http://www.youtube.com/watch?v=5LctoUV-tag#t=835

      Dictators are more useful than democratically elected nationalists:
      "The New Cold War doctrine is that democratically elected nationalist are new dominos threatening the US-controlled order. Egypt and Latin American elections proved that democracy is not reliable. The dangerous dominoes must be removed before they fall with the NED "democracy promoters" with their secret foreign funding and advice. "
      http://www.thenation.com/article/178940/cold-war-threatens-democracy

      " because somehow or other history has to make sense."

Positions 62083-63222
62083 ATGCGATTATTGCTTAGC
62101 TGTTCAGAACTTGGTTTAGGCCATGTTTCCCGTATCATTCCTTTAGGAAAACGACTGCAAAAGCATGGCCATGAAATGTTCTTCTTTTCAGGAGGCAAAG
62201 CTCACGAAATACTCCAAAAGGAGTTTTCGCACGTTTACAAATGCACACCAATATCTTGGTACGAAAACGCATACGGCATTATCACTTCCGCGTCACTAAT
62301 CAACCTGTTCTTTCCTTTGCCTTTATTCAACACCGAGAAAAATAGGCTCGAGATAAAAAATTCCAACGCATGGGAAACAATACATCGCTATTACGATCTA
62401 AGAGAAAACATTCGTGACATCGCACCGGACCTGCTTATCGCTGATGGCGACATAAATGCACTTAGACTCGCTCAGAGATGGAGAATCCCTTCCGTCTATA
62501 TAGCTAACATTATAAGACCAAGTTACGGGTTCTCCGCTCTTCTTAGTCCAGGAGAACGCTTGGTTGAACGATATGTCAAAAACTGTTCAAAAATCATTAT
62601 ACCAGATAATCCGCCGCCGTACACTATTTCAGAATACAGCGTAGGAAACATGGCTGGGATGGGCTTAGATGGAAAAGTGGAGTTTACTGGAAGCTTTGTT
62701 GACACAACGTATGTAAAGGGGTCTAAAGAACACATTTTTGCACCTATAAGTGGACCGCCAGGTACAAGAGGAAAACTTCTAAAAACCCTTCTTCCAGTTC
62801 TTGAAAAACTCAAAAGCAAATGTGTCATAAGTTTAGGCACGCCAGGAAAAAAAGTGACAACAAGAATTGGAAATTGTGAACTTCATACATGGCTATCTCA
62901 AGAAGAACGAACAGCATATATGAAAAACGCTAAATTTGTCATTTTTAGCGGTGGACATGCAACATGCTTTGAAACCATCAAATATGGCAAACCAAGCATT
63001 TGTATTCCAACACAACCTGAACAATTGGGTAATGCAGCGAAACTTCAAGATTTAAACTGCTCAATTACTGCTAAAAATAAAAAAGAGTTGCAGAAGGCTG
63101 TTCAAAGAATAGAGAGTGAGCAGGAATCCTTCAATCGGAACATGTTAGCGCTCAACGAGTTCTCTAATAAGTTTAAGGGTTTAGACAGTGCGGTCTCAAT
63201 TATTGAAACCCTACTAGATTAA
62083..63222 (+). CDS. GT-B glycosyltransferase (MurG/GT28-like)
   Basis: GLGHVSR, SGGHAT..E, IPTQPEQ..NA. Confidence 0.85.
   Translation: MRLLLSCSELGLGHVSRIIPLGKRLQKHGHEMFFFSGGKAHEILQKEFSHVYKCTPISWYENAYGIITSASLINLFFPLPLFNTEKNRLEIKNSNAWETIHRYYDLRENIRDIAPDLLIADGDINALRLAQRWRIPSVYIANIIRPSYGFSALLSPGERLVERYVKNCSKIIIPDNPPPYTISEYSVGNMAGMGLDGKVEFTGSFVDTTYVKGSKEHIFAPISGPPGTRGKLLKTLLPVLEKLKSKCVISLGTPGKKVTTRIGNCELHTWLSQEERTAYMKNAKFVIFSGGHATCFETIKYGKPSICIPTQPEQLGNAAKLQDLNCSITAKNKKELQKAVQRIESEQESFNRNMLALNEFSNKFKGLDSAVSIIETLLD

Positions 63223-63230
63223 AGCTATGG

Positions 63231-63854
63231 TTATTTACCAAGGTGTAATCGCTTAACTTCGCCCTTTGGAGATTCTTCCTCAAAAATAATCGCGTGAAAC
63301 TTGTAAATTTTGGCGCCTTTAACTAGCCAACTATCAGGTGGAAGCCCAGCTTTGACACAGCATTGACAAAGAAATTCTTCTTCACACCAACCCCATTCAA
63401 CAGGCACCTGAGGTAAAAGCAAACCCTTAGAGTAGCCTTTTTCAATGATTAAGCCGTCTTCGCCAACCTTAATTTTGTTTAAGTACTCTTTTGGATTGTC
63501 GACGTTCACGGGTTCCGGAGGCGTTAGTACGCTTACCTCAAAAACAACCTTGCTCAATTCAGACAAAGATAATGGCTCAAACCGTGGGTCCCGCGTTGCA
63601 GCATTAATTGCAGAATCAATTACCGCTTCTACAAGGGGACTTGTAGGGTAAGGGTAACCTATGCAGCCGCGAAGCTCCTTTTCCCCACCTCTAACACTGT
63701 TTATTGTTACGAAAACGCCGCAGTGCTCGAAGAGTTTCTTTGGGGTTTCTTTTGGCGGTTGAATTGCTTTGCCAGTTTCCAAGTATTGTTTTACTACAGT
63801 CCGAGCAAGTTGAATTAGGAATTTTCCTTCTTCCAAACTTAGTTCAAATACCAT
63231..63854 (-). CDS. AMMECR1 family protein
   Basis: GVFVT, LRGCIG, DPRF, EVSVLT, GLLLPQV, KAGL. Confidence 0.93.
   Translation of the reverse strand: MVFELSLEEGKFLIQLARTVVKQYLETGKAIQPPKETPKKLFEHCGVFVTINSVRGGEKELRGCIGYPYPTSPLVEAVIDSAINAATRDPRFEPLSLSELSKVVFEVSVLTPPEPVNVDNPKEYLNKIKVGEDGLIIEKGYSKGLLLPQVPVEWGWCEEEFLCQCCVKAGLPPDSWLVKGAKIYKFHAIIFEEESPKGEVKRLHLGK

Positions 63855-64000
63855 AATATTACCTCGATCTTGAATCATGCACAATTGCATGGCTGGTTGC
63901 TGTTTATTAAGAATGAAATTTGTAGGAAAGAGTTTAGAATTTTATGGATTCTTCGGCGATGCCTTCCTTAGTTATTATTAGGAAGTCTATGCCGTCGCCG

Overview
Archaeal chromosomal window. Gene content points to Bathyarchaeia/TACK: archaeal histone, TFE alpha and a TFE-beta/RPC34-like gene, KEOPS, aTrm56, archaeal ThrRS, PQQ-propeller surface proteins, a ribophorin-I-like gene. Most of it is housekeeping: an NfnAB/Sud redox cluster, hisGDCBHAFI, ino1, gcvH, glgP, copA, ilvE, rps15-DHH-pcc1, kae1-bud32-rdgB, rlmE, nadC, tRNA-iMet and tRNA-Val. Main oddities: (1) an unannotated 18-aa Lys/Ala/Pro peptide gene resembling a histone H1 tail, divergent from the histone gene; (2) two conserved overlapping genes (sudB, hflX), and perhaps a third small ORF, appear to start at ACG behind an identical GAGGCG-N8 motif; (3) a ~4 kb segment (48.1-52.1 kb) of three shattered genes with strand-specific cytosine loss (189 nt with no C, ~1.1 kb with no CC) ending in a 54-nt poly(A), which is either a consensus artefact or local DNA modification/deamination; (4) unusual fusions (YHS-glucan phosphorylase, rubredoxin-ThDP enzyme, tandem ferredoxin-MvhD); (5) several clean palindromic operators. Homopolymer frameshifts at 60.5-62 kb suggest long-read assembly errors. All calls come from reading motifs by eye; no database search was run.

Ahh...that's why we need the New York Times:
      http://www.youtube.com/watch?v=m_LBZ9ogA3E

      Who's behind it all ?

      Apr 8, 2014 at 10:53am

      Sure the dictators come and stay for a while. Eventually they all have to leave, but the real question to ask is who are behind them, meaning who are their paymasters?
      Recently is the unstable area of the Middle East, Pakistan and Afghanistan , The Saudis and the Qatari's have been playing a heavy hand in creating instability either directly or through their various proxies.
      Who pays for the madrassas that brain wash hungry and uneducated young boys?

      In Uganda, there is also a dictator who has been in power for more than 20 years. He has come out against the gays in that country. If you study who is behind him you will find that it is the Christian right in the US that is propping him up.

      Who is Obama's paymaster?
      Who is Bibi's paymaster?
      Who is Harper's paymaster?
      Who is Cameron's paymaster?